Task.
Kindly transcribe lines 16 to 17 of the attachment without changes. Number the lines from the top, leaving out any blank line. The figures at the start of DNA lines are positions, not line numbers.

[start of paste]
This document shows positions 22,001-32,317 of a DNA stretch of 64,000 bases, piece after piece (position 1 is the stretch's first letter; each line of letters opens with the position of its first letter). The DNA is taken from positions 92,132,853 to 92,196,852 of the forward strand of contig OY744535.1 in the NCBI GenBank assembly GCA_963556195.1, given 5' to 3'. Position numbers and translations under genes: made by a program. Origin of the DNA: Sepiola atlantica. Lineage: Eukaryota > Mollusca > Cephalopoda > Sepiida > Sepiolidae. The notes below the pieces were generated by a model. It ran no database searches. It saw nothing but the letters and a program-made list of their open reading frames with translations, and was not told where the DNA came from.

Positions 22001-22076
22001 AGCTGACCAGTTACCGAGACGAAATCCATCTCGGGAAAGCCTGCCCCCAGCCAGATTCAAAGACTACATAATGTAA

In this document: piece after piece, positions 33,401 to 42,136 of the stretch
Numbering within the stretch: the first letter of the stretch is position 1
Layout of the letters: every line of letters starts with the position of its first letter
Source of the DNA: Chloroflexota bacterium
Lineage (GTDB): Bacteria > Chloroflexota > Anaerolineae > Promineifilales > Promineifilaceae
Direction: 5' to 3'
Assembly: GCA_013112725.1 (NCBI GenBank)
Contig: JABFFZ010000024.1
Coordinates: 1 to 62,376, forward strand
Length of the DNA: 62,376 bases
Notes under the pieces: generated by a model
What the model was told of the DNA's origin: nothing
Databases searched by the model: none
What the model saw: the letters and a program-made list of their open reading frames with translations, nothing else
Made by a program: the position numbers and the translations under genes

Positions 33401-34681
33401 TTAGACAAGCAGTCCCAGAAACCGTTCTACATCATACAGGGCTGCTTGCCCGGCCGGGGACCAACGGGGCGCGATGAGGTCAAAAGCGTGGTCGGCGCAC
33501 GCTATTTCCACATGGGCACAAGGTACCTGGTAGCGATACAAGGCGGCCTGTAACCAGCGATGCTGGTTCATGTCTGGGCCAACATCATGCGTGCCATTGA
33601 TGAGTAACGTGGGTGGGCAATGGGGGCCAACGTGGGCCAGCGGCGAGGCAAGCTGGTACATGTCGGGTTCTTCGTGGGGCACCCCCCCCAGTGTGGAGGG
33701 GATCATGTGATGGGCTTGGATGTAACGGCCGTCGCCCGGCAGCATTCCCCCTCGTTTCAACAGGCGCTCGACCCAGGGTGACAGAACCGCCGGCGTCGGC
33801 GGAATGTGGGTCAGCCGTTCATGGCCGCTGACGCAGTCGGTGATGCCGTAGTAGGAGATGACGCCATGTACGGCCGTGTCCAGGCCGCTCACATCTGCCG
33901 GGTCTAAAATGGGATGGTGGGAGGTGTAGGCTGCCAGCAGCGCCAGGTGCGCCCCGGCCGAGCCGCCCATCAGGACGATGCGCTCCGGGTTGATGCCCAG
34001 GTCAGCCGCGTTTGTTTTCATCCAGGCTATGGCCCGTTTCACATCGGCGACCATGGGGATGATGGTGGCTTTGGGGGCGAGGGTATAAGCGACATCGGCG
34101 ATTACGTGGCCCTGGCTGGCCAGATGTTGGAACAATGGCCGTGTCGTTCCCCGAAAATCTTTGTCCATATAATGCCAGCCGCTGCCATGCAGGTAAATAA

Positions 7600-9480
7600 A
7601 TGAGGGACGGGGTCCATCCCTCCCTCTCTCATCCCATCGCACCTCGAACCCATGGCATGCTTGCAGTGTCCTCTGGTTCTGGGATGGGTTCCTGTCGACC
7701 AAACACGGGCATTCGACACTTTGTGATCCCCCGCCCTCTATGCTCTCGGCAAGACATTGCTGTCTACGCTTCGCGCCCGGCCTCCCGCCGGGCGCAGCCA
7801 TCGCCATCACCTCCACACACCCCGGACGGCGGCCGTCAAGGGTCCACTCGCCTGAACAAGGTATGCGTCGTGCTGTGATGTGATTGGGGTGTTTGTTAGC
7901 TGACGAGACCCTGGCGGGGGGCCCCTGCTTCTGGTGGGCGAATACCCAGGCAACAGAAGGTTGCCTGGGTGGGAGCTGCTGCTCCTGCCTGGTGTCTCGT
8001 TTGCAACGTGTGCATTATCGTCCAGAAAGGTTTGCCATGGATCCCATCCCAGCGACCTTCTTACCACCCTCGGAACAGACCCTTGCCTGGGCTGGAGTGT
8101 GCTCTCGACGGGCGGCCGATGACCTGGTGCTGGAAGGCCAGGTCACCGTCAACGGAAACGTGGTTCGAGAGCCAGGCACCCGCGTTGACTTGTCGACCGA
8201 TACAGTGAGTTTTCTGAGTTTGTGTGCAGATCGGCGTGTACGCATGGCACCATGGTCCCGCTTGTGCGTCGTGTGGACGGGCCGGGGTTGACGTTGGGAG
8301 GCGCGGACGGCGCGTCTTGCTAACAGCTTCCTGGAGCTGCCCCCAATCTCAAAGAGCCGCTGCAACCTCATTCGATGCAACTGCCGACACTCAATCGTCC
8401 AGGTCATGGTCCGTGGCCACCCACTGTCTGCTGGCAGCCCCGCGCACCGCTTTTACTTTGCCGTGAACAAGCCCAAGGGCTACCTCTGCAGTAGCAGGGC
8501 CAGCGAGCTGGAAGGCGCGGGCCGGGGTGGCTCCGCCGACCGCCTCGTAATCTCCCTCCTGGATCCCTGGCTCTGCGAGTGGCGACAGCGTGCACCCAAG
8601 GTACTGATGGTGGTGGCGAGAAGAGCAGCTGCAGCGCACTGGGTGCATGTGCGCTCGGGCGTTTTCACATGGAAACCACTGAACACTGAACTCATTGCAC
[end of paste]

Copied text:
Databases searched by the model: none
What the model saw: the letters and a program-made list of their open reading frames with translations, nothing else